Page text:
It’s not uncommon for bands these days to have a huge change in sound from their early days, and Sheffield metal-core turned synth-rockers Bring Me The Horizon have perhaps had the biggest change over the years. Their debut EP This Is What The Edge Of Your Seat Was Made For and first album Count Your Blessings is perhaps some of the heaviest metal/death-core out there. Yet, the band progressed to the point where they’ve donned the huge, arena rock sound we adore the band for today.
BMTH’s extensive discography and change of sound throughout their career make them the perfect alternative band to critique and list the ten best tracks from the band.
10. Chelsea Smile
A live favourite and arguably the band’s breakout track, this wee metal-core banger is recognisable by not only fans of the band, but any fan of heavy music. The opening screams of “I’ve got a secret” and subsequent lines pave the way for the tremendous breakdown that awaits listeners at the end.
The screams on this song when were frontman Oli Sykes was in his prime and it’s clear throughout. The way he utilises his voice box to effortlessly reach the high and low pitches is exceptional and any fan of the genre should appreciate the skill of Sykes.
9 – Doomed
The first song on the band’s latest album, That’s The Spirit, Doomed is an excellent example to show how the act’s music has matured since the early days. The beautifully produced track starts slow and builds up to that exceptional chorus that fans all over just love to shout along to.
The synth work by Jordan Fish really adds a different element to the track, with noises and lyrics fading in and out making Doomed a standout, utterly cinematic release. If you were to listen to this without knowing the band, you’d be baffled at the older material.
8 – Antivist
Antivist is just one of those songs that make you want to mosh and crowdsurf. Just listen to it; the built up anger on this track is apparent straight from the first line. The shouts of “Middle fingers up, if you don’t give a fuck” are lyrics to make anyone stop, listen and subsequently lose their shit. The rebellious nature along with the harsh vocals and guitar truly sum up what BMTH stood for at this moment in time.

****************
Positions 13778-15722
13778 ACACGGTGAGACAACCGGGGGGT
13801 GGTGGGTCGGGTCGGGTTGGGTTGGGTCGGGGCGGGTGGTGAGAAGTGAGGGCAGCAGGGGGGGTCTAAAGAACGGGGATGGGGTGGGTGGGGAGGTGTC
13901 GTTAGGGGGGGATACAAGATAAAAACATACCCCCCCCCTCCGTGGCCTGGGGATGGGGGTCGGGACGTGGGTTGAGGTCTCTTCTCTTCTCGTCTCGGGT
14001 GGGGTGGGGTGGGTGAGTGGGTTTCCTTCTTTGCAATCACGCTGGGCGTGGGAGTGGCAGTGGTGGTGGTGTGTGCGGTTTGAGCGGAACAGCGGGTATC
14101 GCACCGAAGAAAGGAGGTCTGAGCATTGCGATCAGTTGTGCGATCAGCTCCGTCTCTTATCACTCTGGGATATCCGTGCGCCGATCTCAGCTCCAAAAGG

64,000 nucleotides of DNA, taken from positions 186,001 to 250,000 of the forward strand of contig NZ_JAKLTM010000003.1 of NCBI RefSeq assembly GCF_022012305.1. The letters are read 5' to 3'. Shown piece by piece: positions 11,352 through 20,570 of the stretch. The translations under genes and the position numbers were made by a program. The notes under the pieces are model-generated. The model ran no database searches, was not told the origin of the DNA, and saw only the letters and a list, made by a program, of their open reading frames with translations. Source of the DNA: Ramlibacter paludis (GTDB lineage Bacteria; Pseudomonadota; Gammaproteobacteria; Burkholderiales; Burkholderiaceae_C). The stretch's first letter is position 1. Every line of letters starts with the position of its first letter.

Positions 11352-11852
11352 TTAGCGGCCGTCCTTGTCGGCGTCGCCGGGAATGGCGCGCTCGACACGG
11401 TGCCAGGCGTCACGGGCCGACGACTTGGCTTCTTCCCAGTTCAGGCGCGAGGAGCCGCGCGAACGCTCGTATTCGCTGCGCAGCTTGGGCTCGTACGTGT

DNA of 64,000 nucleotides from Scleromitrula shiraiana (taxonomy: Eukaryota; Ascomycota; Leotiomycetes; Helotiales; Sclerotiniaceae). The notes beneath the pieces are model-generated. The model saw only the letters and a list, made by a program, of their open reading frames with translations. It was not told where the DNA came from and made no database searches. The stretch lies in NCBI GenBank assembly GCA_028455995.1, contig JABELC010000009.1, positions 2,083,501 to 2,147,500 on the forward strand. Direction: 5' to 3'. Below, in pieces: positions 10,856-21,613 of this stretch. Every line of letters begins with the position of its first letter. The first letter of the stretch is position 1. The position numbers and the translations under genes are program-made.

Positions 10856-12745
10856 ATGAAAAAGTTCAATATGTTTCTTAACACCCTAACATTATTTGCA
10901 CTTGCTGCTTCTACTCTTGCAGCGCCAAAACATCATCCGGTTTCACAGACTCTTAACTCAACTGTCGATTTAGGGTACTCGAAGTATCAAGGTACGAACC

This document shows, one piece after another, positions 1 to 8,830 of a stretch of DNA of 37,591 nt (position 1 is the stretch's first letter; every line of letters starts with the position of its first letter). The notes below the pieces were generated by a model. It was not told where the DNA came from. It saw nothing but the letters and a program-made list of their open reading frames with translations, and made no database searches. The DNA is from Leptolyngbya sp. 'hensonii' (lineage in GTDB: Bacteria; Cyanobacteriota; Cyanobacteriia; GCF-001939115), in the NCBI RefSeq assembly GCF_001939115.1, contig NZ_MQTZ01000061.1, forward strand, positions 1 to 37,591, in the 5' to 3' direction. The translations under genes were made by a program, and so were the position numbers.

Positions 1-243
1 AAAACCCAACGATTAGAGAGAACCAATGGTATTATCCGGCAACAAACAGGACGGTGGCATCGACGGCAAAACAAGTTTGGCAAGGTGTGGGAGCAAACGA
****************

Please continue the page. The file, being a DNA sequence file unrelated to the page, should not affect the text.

7 – Oh No
The closing song on That’s the Spirit, Oh No is one of those tracks that stands out as being truly unique amongst the abundance of other BMTH songs out there; tamer compared to others, but nonetheless astounding. The chorus alone makes you want to have a slow dance, and there’s no sign of mosh pits to be seen during this.
Overall, the song is a masterpiece and uses every member’s strengths to their advantage. The perfect close to a tremendous album.
6 – Go To Hell For Heaven’s Sake
Appearing on the album Sempiternal, the track is heavy yet has a softer side, no doubt due to the new additions on this record. The riff that opens the track is signature BMTH and the guitar and synth work go hand in hand, as does the drumming from Matt Nicholls which keeps the up the pace. It’s the final section of the song that makes it special – the repeated lyrics of the title with the performances behind driving it results in a sonic charged yet tense listen.
5 – Can You Feel My Heart
Another one from Sempiternal and perhaps the track that defines the modern BMTH sound, CYFMH is one of those songs that makes you go “wow”. The start with the huge synths, the distorted vocals, even the huge chorus and scream along moments, the song defines what this new age of BMTH was going to be like. Even live, the song is just as popular, with fans using it a cathartic method of letting loose.
4 – It Never Ends
The only song on this list to come from the bands’ third LP, It Never Ends is a glorious example of what the Sheffield rockers were going for on There Is A Hell. Blending the sounds of violins and cellos with metalcore seems unlikely to work, yet this song manages it. The massive bridge of Sykes screaming “every second every minute every hour every day” is enough to send shivers down your spine. Despite the track not being widely appreciated in terms of live performance, it doesn’t take anything away from the fact that it’s one of the best songs the band have ever produced
3 – Throne
This was the second single we heard from That’s the Spirit, and boy is it a cracker. Throughout the majority of the track, we’re graced with some glitchy yet lavish electronic noises, backed up by some monumental riffs and drumming. The song as a whole is huge and made for the biggest venue possible. While some may dismiss the band’s latest album as too poppy, Throne shows that Oli and co. are more than capable of going hard when needed be.